U.S. SECURITIES AND EXCHANGE COMMISSION
LITIGATION RELEASE NO. 17101 / August 13, 2001
Securities and Exchange Commission v. USA Detergents, Inc. and O'Sullivan Graev & Karabell, LLP, Misc. No. 01-326 (ES) (D.D.C. August 2, 2001)
U.S. DISTRICT COURT ISSUES ORDER TO SHOW CAUSE IN SEC SUBPOENA ENFORCEMENT ACTION AGAINST USA DETERGENTS, INC. AND ATTORNEYS IT HIRED TO CONDUCT SPECIAL INVESTIGATION
The Securities and Exchange Commission announced that on August 7, 2001 the U.S. District Court for the District of Columbia entered an Order To Show Cause, thereby granting the Commission's application for an order requiring USA Detergents, Inc. and the law firm of O'Sullivan Graev & Karabell, LLP to appear and show cause why they should not be required to comply fully with Commission subpoenas. On August 2, 2001, the Commission had initiated a subpoena enforcement action in the District Court against USA Detergents, Inc. and O'Sullivan Graev & Karabell, LLP, a law firm hired by a special committee of the company's board of directors to conduct an internal investigation of accounting errors and irregularities that caused USA Detergents to restate its 1996 financial statements. Following the company's announcement of the restatement, the Commission initiated a formal investigation to determine, among other things, whether the company, its officers, directors, employees or others may have violated the antifraud or other provisions of the federal securities laws in connection with, among other things, disclosures related to the company's financial condition. During the course of the Commission's investigation, the company refused to produce the report of the O'Sullivan law firm and underlying materials, including interview notes, compiled by the firm. USA Detergents asserted that the report and materials were subject to the attorney-client privilege and/or the attorney work product doctrine. At that time, the Commission staff deferred to the assertion of privilege and did not press for production of the report or other materials.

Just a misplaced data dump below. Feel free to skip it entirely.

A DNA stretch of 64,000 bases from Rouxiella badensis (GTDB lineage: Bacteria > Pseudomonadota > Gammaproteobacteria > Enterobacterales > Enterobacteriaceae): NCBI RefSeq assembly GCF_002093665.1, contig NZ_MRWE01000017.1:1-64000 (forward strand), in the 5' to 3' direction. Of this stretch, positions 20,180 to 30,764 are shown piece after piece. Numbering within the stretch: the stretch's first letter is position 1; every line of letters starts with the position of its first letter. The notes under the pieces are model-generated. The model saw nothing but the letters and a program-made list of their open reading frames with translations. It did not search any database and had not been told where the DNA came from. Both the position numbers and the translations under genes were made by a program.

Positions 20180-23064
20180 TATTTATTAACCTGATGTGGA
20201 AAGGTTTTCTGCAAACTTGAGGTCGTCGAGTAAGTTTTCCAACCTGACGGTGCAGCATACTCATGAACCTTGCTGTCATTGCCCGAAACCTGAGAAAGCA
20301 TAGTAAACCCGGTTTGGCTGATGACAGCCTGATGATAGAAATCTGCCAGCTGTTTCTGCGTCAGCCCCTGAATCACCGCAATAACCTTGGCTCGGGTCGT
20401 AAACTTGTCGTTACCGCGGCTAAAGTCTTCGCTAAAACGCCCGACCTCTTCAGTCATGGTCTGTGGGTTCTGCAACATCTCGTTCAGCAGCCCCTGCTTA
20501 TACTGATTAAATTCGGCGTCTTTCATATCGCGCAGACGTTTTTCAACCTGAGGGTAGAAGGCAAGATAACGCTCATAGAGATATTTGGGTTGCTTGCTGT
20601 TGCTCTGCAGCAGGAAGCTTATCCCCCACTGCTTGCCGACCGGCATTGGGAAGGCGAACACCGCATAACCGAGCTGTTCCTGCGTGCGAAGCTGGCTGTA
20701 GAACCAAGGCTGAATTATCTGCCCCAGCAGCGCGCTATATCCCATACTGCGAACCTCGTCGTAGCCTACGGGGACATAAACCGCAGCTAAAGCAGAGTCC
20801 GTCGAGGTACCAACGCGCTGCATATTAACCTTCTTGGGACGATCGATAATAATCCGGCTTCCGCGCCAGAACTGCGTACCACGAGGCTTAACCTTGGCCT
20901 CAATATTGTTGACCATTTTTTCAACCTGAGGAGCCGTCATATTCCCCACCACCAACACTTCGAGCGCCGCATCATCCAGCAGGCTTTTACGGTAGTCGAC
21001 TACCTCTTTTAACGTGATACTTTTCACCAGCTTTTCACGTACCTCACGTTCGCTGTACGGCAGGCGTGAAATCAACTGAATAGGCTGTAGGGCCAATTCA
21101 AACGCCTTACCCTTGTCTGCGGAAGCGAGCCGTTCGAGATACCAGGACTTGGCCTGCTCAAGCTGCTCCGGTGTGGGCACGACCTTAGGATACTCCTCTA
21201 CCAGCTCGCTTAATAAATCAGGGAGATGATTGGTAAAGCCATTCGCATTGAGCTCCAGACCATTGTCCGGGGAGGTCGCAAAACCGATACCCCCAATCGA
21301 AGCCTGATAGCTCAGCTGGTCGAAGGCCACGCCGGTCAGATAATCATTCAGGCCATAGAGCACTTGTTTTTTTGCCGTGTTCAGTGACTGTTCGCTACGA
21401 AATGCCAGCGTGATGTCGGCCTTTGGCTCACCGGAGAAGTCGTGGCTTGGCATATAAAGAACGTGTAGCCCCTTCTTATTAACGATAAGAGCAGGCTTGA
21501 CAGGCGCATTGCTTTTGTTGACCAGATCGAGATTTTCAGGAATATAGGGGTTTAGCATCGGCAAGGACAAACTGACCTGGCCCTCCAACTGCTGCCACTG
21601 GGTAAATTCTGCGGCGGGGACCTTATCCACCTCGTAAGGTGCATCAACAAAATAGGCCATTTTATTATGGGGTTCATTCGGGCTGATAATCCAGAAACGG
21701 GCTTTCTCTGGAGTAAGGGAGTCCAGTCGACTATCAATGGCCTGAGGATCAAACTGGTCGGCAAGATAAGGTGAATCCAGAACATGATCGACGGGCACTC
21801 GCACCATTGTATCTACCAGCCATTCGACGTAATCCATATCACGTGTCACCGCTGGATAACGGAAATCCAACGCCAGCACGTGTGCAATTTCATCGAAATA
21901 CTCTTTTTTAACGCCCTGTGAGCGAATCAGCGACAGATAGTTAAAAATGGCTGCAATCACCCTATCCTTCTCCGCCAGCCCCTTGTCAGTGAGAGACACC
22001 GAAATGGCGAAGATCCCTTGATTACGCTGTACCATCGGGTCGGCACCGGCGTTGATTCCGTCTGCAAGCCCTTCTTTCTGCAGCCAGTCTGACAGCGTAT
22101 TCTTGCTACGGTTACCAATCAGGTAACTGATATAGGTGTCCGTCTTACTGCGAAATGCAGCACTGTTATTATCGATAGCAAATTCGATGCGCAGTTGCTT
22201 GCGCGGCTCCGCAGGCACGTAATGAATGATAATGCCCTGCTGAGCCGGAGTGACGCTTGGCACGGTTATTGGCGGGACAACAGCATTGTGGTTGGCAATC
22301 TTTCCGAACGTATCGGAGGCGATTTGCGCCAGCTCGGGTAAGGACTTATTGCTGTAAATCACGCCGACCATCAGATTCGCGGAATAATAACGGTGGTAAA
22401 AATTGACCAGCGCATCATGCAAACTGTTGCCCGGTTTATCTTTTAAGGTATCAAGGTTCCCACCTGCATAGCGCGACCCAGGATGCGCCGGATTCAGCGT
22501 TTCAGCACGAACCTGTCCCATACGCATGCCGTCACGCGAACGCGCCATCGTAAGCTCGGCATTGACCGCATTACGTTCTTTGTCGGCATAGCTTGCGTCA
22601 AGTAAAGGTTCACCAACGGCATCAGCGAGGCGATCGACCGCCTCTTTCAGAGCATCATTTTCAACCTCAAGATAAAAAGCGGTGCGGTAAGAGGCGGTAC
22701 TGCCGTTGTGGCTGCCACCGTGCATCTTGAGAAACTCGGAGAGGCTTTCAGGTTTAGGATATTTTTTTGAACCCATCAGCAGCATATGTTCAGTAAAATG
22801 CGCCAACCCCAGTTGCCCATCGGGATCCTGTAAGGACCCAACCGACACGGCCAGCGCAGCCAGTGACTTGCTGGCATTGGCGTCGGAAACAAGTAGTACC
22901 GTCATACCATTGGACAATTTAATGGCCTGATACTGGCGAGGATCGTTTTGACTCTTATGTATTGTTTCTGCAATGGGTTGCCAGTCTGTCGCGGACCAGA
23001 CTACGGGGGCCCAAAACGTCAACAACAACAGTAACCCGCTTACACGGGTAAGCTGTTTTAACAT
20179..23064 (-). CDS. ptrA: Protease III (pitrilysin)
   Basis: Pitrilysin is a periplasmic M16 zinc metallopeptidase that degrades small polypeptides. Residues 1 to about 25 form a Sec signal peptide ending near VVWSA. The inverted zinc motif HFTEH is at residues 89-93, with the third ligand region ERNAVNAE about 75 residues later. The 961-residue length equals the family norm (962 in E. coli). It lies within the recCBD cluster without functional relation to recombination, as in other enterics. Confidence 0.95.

Subsequently, however, in arguments to the Commission staff, three of the company's current and former officers (with whom the O'Sullivan law firm report and underlying materials had been shared) cited extensively to and quoted selectively from the O'Sullivan firm's findings as well as the interview notes and other materials generated in the course of the firm's internal investigation. The Commission staff then renewed its request for the report and underlying materials on the ground that any previously applicable privilege protection had been waived as a result of citations to the report and the underlying materials, and the Commission issued a subpoena for the materials. In response, the company produced only a report outline and selected, redacted interview notes and refused to produce the bulk of the materials called for by the subpoenas. The Commission brought this action to enforce its subpoenas.